“The colored Americans ask no special favors as a class,—and no special protection as a race. All they ask and insist upon is equal civil and political rights, and a voice in the government under which they live, and to which they owe allegiance, and for the support of which they are taxed. They feel that they are entitled to such consideration and treatment, not as a matter of favor but as a matter of right. They came to the rescue of their country when its flag was trailing in the dust of treason and rebellion, and freely watered the tree of liberty with the precious and patriotic blood that flowed from their loyal veins.
“There sits upon the floor of this convention to-day a distinguished gentleman whose name is upon the lips of every patriotic American citizen. The gentleman to whom I refer, is the member from the great and important State of New York, Theodore Roosevelt, who, as the brave leader of the American troops, led the charge upon San Juan Hill. In following the lead of that gallant officer on that momentous occasion, the colored American again vindicated his right to a voice in the government of his country. In his devotion to the cause of liberty and justice the colored American has shown that he was not only willing and ready at any and all times to sacrifice his life upon the altar of his own country, but that he is also willing to fight side by side with his white American brother in an effort to plant the tree of liberty upon a foreign soil. Must it now be said, that, in spite of all this, the colored American finds himself without a home, without a country, without friends, and even without a party? God forbid!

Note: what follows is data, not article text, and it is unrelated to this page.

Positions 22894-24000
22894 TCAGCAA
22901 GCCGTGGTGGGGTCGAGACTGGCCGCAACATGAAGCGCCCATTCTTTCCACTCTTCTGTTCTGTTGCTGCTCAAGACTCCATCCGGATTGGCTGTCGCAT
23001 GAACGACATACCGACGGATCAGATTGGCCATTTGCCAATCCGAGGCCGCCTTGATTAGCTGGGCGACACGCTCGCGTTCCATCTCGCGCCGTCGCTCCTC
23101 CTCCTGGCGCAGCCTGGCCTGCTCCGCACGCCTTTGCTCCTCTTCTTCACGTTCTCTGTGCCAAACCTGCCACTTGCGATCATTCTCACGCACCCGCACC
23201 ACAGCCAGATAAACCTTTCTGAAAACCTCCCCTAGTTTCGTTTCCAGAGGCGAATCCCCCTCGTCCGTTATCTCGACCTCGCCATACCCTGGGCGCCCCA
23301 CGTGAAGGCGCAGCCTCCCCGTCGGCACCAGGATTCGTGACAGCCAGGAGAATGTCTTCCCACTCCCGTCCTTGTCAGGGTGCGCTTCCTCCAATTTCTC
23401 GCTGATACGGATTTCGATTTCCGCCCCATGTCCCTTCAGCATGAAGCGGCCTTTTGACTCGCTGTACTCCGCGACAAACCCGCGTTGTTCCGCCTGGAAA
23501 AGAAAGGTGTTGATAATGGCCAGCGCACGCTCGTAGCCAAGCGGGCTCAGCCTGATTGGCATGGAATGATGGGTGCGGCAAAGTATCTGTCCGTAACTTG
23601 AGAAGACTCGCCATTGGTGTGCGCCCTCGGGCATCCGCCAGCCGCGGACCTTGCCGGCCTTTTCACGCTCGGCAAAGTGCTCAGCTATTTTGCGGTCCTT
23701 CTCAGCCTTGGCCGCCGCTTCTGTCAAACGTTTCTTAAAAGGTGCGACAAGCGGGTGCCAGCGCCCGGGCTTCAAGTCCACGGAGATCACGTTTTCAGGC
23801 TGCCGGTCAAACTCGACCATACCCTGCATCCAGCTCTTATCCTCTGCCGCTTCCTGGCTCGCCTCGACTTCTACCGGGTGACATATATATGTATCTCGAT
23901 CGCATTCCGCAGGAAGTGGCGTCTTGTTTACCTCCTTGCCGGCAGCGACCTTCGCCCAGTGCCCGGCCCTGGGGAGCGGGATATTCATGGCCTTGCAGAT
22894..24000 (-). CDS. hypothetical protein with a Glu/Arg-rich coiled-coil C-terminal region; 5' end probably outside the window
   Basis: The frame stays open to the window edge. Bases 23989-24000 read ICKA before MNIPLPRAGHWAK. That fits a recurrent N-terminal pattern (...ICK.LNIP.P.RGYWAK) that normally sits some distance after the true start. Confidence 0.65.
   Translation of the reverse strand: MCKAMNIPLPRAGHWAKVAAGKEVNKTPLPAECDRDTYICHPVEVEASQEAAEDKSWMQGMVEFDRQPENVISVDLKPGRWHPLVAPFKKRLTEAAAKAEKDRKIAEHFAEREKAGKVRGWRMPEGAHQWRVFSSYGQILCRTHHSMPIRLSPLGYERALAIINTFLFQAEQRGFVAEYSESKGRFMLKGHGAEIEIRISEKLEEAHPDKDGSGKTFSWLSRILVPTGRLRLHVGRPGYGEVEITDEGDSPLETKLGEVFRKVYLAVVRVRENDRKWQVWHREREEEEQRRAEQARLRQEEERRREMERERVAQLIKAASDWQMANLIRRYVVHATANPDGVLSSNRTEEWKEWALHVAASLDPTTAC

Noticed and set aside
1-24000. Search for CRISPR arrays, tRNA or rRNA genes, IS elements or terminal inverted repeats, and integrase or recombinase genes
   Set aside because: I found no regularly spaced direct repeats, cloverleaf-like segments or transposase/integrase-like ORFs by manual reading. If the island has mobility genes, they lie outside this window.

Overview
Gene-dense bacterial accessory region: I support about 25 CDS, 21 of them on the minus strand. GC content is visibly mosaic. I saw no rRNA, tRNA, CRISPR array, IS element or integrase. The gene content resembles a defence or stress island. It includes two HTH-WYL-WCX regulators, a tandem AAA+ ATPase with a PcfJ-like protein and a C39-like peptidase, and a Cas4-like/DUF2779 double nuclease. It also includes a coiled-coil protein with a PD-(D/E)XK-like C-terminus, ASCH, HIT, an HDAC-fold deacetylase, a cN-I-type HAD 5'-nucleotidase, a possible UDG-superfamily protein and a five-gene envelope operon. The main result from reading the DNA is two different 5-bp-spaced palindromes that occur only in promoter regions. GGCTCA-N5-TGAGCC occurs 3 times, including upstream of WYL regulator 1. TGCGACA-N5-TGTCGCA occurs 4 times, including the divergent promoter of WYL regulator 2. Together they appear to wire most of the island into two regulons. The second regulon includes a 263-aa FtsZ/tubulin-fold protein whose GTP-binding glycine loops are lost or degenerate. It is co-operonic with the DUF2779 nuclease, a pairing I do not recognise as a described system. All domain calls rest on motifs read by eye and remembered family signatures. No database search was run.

“Mr. Chairman, the colored American has been taught to believe that when all other parties and organizations are against him, he can always look with hope and encouragement to conventions of the Republican party. Must that hope now be destroyed? Must he now be made to feel and to realize the unpleasant fact that, as an American citizen, his ambition, his hopes and his aspirations are to be buried beneath the sod of disappointment and despair? Mr. Chairman, the achievements of the Republican party as the friend and champion of equal civil and political rights for all classes of American citizens, constitute one of the most brilliant chapters in the history of that grand and magnificent organization. Must that chapter now be blotted out? Are you now prepared to confess that in these grand and glorious achievements the party made a grave mistake?
“It was a most beautiful and imposing scene that took place yesterday when a number of venerable men who took part in the organization of the Republican party, occupied seats upon the platform of this convention. The presence of those men brought to mind pleasant and agreeable recollections of the past. Until the Republican party was organized, the middle classes, the laboring people, the oppressed and the slave had no channel through which to reach the bar of public